• Antispam
  • Antivirus
  • Encryption
  • URL analysis
  • Sender reputation
  • Data Loss Prevention (DLP)
  • Advanced authentication

Cisco offers additional cloud security services including:

  • Advanced Phishing Protection – Uses machine learning to protect against deception-based threats. The technology learns identities and behavioral relationships to become intelligent and prevent costly breaches. It can also automatically remove malicious emails from users’ inboxes to combat wire fraud or other advanced attacks.
Cisco Advanced Phishing Protection

Cisco Advanced Phishing Protection

  • Cisco Domain Protection – Protects your outbound communications so your organization does not inadvertently become the attacker. Using the DMARC standard as the most effective method, Cisco Domain Protection provides visibility to identify and eliminate sources of illegitimate email. It can prevent phishing and other malicious emails from being sent using your domain.
  • Advanced Malware Protection (AMP) – Malware protection is a critical component for thwarting email-based attacks. Cisco AMP for Email Security analyzes emails for threats such as zero-day exploits hidden in malicious attachments. Once a file crosses the email gateway, AMP continues to watch, analyze, and record its activity. If malicious behavior is spotted later, AMP sends you a retrospective alert so that you can contain and remediate the malware. This continuous monitoring and visibility reduces time to detection, as well as the impact of attacks.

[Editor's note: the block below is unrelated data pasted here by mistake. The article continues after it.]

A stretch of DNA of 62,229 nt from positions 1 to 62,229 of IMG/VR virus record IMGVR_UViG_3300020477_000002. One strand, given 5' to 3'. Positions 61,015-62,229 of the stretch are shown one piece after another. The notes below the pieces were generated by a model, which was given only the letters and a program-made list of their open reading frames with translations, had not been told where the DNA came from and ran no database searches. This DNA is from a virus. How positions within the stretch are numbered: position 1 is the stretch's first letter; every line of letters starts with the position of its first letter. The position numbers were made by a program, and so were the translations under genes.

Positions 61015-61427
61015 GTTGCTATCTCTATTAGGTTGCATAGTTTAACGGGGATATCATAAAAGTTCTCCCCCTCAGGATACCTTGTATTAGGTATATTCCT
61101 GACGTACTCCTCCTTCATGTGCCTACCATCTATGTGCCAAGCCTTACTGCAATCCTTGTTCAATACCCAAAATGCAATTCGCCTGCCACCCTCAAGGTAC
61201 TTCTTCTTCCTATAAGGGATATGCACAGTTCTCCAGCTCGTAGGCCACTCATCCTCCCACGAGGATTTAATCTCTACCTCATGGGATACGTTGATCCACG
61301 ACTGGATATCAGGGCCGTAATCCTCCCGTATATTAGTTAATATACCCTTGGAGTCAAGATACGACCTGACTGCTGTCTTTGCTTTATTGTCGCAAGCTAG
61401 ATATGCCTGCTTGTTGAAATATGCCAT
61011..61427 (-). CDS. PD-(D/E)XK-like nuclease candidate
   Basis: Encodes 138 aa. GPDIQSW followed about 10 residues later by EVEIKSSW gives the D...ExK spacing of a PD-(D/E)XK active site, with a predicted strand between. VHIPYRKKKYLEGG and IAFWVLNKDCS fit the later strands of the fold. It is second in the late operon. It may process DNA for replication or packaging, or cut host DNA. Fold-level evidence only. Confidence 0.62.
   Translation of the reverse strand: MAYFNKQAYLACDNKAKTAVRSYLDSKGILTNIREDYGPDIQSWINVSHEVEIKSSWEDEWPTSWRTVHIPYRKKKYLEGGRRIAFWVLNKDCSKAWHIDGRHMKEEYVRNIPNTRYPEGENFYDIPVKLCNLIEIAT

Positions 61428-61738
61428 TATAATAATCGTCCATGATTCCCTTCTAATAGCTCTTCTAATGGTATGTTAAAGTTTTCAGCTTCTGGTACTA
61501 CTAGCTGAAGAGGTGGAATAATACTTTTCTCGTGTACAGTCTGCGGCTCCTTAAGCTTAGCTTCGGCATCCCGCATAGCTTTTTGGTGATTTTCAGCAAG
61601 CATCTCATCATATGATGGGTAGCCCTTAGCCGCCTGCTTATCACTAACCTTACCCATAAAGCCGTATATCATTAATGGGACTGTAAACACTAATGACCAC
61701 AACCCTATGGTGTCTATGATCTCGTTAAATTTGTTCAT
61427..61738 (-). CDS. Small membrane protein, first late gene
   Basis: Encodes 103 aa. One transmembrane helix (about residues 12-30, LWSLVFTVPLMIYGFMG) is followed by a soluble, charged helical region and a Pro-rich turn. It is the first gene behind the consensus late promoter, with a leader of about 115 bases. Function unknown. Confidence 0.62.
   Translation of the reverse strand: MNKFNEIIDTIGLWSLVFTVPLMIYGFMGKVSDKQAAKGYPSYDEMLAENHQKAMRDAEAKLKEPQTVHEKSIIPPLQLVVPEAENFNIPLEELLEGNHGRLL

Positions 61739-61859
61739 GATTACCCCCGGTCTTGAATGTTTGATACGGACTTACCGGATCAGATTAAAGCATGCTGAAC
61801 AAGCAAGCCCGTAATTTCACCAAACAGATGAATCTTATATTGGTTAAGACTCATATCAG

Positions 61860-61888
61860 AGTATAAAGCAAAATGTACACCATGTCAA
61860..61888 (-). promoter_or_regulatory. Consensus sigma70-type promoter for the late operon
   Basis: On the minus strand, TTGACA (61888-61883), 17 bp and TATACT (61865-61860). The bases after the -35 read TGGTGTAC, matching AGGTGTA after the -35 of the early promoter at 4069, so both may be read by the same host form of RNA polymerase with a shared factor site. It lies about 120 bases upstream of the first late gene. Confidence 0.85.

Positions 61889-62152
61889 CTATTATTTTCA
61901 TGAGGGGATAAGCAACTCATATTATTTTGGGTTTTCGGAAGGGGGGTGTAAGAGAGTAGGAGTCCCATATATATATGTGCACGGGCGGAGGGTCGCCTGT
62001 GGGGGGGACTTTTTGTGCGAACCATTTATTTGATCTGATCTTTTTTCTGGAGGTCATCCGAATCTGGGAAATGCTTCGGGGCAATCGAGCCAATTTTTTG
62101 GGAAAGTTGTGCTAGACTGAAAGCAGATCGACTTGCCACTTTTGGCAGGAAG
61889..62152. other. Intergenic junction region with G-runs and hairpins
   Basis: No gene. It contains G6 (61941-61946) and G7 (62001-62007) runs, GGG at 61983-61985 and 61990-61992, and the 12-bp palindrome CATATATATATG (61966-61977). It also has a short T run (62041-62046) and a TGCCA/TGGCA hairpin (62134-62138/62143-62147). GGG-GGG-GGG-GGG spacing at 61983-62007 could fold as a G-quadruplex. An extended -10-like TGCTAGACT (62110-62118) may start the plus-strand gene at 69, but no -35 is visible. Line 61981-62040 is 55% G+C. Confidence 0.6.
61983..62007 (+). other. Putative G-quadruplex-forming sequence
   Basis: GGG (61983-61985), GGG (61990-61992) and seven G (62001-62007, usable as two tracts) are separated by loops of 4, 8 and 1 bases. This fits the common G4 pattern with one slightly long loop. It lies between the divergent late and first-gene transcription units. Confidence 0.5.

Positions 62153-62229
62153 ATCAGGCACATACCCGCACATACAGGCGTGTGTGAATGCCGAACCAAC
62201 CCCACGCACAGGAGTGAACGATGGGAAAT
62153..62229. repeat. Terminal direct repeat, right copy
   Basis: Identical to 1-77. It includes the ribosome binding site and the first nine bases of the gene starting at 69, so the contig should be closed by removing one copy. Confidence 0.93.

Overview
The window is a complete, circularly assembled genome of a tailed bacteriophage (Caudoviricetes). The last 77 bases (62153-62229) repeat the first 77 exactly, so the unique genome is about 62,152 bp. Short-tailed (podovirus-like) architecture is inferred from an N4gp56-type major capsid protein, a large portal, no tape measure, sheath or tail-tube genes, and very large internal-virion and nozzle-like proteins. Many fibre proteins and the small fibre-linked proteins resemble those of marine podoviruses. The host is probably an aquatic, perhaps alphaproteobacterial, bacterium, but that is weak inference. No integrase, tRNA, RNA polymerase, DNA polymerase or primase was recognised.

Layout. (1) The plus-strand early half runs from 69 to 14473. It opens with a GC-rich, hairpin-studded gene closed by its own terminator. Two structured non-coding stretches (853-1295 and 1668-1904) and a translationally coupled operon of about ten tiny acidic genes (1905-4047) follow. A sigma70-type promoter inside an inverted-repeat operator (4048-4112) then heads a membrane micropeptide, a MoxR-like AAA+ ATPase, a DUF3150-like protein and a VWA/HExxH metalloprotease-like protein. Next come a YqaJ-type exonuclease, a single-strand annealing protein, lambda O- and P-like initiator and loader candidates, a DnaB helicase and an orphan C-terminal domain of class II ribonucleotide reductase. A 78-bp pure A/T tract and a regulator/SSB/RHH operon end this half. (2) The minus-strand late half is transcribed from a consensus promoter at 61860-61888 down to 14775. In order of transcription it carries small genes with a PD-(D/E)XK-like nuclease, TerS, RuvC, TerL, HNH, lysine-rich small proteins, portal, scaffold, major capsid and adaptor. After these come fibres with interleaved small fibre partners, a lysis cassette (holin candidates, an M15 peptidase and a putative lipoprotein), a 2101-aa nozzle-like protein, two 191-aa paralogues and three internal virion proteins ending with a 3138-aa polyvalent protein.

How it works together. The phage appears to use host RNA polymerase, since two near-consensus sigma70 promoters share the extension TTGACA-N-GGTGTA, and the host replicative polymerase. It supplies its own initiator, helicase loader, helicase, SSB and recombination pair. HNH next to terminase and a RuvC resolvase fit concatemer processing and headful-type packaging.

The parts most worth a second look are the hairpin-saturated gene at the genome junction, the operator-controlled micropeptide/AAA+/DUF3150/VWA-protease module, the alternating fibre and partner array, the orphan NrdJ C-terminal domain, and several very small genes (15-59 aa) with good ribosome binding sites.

• Multi-Factor Authentication – Duo Security, now a part of Cisco, verifies user identities, provides visibility into every device, and enforces adaptive policies to secure access to all applications. This helps protect individuals’ credentials from being stolen and shared via phishing attacks, reducing the risk of a data breach.
  • Cisco Threat Response By providing automated integration across several Cisco security products, including Email Security, Cisco Threat Response (CTR) serves as a foundation for fast, efficient incident investigation and response. It aggregates threat intelligence from Cisco and third-party technologies, as well as Cisco Talos, into a single interface to dramatically streamline security.
Cisco Threat Response

Cisco Threat Response

Cisco Email Security can be delivered via an appliance, virtual, cloud, or hybrid model to adapt to your organization’s needs. It can also help secure organizations moving to cloud-based email platforms like Microsoft Office 365 and Google’s G Suite.

Less Menace, More Miracle

Predictions show that email will continue to be a necessity in the foreseeable future. Our goal at Cisco is to help make it less nefarious, and less of a nuisance, to restore its reputation as one of the most game-changing innovations of the 20th century.

To learn more about comprehensive email security practices, go to cisco.com/go/emailsecurity.



In an effort to keep conversations fresh, Cisco Blogs closes comments after 60 days. Please visit the Cisco Blogs hub page for the latest content.